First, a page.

The major strength of this study is the large meta-analysis of a nationally representative sample with high-quality measurements of BPA. Moreover, the use of rigorous study methods to collect the data and the availability of extensive data on confounders further strengthen the study. However, given the cross-sectional design, it is not possible to rule out reverse causality. Another major limitation is the reliance of a single spot urine sample to characterise BPA exposure and the unavailability of BPA measurements on children younger than 6 years of age. It is especially important to acquire repeated measures of EDCs with a short half-life, such as bisphenols. Thus, in future studies, BPA levels need to be measured at more than one time point to truly reflect BPA exposure. Also, in epidemiological studies, it is difficult to assess associations between low exposure levels and outcomes. Instead, it is increasing levels that are investigated with regard to different association outcomes. In addition, epidemiological studies fail to consider exposure relative to critical periods of differentiation (susceptibility windows), which has been identified as especially important for EDCs. Another limitation of the study is that Tanner stage was not assessed for children enrolled in NHANES. Therefore, we were unable to account for the potential impact of puberty on lipid concentrations in our analyses. However, all regression models were adjusted for children’s age, which is a significant predictor of onset of puberty.
Despite the large sample size of the present meta-analysis and the thorough statistical analysis performed, no associations were found between urinary BPA levels and the five different lipid variables investigated in children and adults. However, considering the cross-sectional nature of the present study and earlier studies showing associations between BPA and obesity and diabetes, these results should be clarified in carefully designed longitudinal cohort studies with repeated BPA measurements. It is especially important to acquire repeated measures of endocrine disrupting chemicals with a short half-life, such as bisphenols.
What is already known on this subject
It has become evident from experimental animal studies that the endocrine disrupting chemical bisphenol A (BPA) also can act as a metabolism disrupting chemical, that is, that it can interfere with different metabolic processes that can increase the individual’s susceptibility to metabolic disease. This is, however, not as clear from reports from epidemiological studies, where both negative and positive associations have been reported between urinary BPA and metabolic diseases, mainly obesity.
What this study adds
In the present study, we have performed a comprehensive meta-analysis using data from six National Health and Nutrition Examination (NHANES) cycles (children: n=4604 and adults: n=10 989) to investigate associations between urinary BPA exposure and serum lipids. Our hypothesis was that urinary BPA would be associated with dyslipidaemia since previous studies using NHANES data have reported associations between urinary BPA and obesity and diabetes. Despite these earlier reported associations, we could not find any associations between BPA and dyslipidaemia in the present meta-analysis of this particular cohort. However, the earlier studies have only used some NHANES cycles compared with our meta-analysis where we have included six NHANES cycles which, of course, result in a larger investigated population. It could be that only a few cycles stand out and drive the positive associations found in the earlier studies. BPA is a confirmed endocrine-disrupting chemical, and it is quite evident from the literature that it can also disturb lipid metabolism, especially from experimental animal studies; therefore, we believe that there is a true association between BPA and obesity, diabetes and dyslipidaemia, but there is a need for better well-planned cohort studies in order to truly confirm these associations. Our conclusion is therefore that despite the large sample size of the present meta-analysis and the thorough statistical analysis performed, there are no associations between BPA and dyslipidaemia in the particular cohort investigated (NHANES). It is important that the design of future studies are longitudinal and include several BPA measurements in order to make the exposure more representative of the real life scenario. It is especially important to acquire repeated measures of endocrine disrupting chemicals with a short half-life, such as bisphenols.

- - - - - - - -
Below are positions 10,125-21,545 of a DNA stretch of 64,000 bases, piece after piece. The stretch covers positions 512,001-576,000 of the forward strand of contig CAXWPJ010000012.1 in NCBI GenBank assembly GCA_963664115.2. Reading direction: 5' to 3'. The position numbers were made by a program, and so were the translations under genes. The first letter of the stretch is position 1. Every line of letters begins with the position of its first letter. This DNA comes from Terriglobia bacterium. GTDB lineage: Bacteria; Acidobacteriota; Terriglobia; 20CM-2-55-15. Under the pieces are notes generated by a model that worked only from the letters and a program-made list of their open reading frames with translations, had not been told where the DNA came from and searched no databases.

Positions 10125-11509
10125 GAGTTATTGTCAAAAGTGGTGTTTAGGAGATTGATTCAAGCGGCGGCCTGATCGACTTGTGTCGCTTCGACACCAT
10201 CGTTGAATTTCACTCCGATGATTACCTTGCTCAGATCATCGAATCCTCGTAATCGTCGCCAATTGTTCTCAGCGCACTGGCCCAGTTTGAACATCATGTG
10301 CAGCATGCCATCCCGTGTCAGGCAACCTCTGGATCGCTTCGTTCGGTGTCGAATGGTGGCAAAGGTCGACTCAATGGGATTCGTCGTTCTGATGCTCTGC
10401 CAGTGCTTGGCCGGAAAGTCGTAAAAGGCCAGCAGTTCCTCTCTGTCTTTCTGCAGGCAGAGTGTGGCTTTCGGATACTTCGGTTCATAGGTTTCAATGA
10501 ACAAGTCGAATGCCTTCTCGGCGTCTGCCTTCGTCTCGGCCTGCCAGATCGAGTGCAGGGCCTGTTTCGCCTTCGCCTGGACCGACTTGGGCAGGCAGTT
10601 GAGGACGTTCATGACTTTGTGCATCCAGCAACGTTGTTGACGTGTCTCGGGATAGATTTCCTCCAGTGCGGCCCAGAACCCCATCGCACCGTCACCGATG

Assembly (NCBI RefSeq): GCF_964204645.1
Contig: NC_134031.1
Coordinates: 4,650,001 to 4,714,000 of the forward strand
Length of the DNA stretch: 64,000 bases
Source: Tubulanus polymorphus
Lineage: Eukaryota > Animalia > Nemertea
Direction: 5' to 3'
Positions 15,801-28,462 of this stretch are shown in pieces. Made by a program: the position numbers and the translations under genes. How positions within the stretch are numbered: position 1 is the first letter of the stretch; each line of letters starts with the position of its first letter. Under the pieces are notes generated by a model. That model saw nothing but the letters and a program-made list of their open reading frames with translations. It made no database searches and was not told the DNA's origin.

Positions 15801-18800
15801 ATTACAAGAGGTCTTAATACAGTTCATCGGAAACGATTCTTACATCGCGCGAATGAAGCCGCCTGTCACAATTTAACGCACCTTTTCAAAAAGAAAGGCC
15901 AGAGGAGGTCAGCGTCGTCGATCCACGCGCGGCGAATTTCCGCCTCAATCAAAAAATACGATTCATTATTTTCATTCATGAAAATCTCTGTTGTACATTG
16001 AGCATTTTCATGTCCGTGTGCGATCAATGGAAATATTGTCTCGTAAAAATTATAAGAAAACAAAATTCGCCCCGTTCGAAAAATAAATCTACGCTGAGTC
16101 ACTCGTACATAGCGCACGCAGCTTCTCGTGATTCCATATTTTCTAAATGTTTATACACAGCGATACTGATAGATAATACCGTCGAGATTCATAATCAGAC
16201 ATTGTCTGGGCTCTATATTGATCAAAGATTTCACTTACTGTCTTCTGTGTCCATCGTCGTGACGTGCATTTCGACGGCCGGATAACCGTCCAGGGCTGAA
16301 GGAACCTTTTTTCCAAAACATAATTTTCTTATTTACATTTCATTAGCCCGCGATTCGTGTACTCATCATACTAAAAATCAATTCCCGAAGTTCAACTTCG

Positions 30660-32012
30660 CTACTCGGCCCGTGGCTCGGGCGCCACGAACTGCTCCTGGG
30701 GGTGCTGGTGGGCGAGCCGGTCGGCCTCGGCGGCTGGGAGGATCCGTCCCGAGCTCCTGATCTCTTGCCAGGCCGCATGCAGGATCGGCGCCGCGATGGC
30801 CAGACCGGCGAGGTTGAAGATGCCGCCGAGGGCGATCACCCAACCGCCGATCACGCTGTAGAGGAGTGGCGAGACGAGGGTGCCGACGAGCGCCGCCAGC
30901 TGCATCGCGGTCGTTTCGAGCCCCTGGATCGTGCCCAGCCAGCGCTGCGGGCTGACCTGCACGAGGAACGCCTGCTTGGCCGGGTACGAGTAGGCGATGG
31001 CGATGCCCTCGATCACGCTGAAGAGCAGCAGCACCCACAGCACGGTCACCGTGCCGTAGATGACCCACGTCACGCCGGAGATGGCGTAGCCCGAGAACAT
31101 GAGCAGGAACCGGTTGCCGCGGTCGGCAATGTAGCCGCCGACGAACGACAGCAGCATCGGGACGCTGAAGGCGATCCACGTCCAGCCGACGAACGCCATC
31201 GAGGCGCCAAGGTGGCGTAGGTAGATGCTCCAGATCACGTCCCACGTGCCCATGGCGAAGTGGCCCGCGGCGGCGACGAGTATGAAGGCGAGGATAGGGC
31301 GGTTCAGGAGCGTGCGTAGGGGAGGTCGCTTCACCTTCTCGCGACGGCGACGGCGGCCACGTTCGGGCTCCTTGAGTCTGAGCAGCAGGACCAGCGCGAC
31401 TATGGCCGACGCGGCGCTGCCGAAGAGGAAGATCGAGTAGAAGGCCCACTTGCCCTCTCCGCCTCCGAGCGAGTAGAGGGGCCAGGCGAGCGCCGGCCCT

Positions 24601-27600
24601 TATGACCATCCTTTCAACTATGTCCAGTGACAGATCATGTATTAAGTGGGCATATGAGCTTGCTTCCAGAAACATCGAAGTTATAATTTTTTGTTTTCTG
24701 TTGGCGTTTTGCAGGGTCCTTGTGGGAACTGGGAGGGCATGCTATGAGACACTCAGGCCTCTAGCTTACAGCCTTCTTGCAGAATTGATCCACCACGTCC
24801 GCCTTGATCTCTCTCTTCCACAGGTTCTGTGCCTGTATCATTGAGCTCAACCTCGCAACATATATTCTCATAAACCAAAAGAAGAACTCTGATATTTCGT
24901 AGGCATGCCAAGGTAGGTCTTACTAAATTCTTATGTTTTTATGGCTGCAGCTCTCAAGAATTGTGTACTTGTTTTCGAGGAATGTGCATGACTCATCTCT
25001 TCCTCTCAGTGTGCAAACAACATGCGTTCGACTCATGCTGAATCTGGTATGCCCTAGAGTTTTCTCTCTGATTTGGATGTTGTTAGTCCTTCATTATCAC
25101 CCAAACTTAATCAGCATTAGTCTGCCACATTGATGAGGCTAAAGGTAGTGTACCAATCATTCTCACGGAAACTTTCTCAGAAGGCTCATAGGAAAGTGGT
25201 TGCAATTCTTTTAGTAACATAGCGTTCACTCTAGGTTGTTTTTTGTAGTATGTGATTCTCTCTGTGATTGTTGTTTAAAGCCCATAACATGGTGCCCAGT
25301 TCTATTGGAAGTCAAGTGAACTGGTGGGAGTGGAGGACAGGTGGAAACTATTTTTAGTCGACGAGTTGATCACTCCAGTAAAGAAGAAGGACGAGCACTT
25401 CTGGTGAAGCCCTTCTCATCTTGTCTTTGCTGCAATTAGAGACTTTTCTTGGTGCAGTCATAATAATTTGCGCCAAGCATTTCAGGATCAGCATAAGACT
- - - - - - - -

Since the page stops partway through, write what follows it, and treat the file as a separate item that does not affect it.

Contributors LD and LL conceived the project, planned and performed the statistical analyses. LD wrote the initial draft of the manuscript and revised the manuscript. All authors discussed the results, read and contributed to the final manuscript.
Funding This work was supported by The Swedish Research Council for Environment, Agricultural Sciences and Spatial Planning, FORMAS (grant number 216-2012-475) and by research funding from Uppsala University Hospital (ALF).
Competing interests None declared.
Patient consent for publication Not required.
Ethics approval and consent to participate National Health and Nutrition Examination Survey (NHANES) is a publicly available data set and all participants in NHANES provide written informed consent, consistent with approval from the National Center for Health Statistics Research Ethics Review Board (NCHS ERB) (protocol #98-12 for NHANES cycle 2003-2004, protocol #2005-06 for NHANES cycles 2005-2006, 2007-2008 and 2009-2010, protocol #2011-17 for NHANES cycles 2011-2012 and 2013-2014).
Provenance and peer review Not commissioned; externally peer reviewed.
Data availability statement The datasets used and analysed during the current study are available in the NHANES repository (https://www.cdc.gov/nchs/nhanes/index.htm).